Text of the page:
November 1, 2017 News of the Day: Trump Administration Backs Down From V2V Mandate, Hitachi Develops 'One Fail Operational' Tech for Self-Driving Cars
【Summary】November 1, 2017 News of the Day
Trump Administration Backs Down From V2V Mandate
WASHINGTON DC -- According to a report from the Associated Press in Washington DC, the White House has decided not to pursue a rule requiring all new cars to exchange data with each other via vehicle-to-vehicle (V2V) technology.
The news comes from unnamed sources cited by the AP, including two officials in the auto industry and two others whose organizations have spoken with the Trump administration. With traffic deaths rising in the last few years, the decision raises fears that efforts to improve safety on the road could stall.
Under a proposal issued last December, all new vehicles would have to come equipped with vehicle-to-vehicle communications technology by 2023.
With this technology, vehicles can send information about their location, direction, and speed to other cars. This can help vehicles identify crash risks and warn other drivers on the road. It can even be used to prevent crashes that couldn't be prevented by current camera or sensor technologies, thanks to radio signals that provide 360-degrees of coverage and the ability to "see" around corners and through other cars. According to the Department of Transportation, the technology can prevent or lessen the severity of up to 80 percent of crashes not involving alcohol or drugs.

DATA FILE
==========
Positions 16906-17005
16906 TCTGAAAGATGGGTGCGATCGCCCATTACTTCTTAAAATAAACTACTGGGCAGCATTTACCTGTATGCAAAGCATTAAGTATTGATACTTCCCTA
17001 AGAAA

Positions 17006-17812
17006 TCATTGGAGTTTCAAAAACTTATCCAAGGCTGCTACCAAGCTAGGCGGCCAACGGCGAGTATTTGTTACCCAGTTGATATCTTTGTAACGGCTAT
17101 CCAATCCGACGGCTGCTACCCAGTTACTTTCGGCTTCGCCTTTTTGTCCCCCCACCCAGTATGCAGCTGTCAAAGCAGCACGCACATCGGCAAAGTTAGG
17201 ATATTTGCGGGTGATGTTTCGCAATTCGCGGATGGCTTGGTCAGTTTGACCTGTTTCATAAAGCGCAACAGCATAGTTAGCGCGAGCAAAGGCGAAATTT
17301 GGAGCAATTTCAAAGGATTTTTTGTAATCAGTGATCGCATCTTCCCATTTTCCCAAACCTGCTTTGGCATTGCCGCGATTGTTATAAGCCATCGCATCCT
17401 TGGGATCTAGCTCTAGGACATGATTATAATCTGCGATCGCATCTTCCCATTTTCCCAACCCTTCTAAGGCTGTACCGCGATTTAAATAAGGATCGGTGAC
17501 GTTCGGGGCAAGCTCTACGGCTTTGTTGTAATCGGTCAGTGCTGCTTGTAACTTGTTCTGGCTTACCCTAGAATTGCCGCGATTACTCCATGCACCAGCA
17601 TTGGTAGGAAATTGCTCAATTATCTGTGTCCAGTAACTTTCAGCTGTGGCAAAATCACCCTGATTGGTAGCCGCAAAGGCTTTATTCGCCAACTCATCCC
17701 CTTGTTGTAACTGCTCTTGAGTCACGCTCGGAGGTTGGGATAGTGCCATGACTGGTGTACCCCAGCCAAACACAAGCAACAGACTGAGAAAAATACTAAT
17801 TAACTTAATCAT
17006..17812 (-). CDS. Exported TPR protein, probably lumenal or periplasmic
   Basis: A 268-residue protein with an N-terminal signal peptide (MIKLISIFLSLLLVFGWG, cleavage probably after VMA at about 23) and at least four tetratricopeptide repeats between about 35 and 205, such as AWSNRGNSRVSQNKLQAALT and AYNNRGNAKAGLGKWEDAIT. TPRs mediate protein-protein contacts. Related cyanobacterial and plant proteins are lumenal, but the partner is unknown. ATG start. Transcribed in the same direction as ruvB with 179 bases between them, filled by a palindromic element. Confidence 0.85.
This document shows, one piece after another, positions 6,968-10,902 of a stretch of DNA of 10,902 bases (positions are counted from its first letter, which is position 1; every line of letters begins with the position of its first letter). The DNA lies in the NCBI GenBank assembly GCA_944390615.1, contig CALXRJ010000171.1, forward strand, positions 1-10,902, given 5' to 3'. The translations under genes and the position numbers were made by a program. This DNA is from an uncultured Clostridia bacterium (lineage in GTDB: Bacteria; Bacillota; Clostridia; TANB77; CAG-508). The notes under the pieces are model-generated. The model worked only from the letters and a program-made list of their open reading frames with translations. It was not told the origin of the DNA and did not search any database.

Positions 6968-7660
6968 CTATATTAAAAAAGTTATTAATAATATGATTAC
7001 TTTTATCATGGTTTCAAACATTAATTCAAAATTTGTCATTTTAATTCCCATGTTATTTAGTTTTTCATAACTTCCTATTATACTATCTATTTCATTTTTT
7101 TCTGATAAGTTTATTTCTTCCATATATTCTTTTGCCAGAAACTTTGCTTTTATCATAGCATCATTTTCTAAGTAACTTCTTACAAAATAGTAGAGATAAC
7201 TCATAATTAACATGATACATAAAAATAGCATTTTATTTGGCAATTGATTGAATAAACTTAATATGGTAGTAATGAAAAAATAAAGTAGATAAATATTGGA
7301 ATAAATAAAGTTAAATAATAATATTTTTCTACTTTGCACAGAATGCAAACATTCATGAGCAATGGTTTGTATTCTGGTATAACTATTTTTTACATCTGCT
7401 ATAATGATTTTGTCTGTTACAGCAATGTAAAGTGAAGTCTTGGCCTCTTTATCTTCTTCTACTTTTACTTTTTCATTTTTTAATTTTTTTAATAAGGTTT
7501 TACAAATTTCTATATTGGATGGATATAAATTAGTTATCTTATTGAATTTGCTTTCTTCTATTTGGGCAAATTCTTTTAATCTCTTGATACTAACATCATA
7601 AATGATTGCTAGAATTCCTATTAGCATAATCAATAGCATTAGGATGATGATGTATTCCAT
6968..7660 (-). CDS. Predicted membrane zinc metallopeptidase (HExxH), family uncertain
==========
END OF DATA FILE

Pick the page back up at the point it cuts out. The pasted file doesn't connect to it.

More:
This mandate has been a few years in the making. The government was preparing for the proposal way back in 2014. At the time the proposal was issued, regulators anticipated a final rule would be ready in 2019. The government would have phased in the regulations from 2021 before requiring full compliance by 2023.
Sources told the AP that the Trump administration was backing off the proposal because it doesn't want to pressure the auto industry with higher costs. However, the plans aren't completely off the table. Although the proposal has been dropped from the list of regulations under active consideration by the White House Office of Management and Budget, it's still on the government's long-term agenda.
Currently, the Cadillac CTS sedan comes equipped with V2V technology as standard equipment.
Hitachi Develops ‘One Fail Operational' Tech for Self-Driving Cars
Hitachi Automotive Systems announced that it has developed what it terms 'One Fail-Operational' technology, a technology the company says is essential for Level 3 autonomous driving.
The technology is a backup system for autonomous cars. For example, if one core component of an autonomous driving system such as the Electronic Control Unit (ECU) is damaged and is non-functional, this technology transfers some critical functions to other components, enabling the vehicle to temporarily continue to drive autonomously, and safely and smoothly transfer control of the driving back to the driver. Hitachi Automotive Systems aims to commercialize the technology by 2020.
Currently, automotive manufacturers are developing Level 3 autonomous driving vehicles in which systems essentially perform all driving tasks, aiming for full-scale market entry by around 2020. However, one issue plaguing engineers is how to safely and smoothly transfer control back to the driver in case a core component is damaged or fails, and the autonomous driving system cannot function.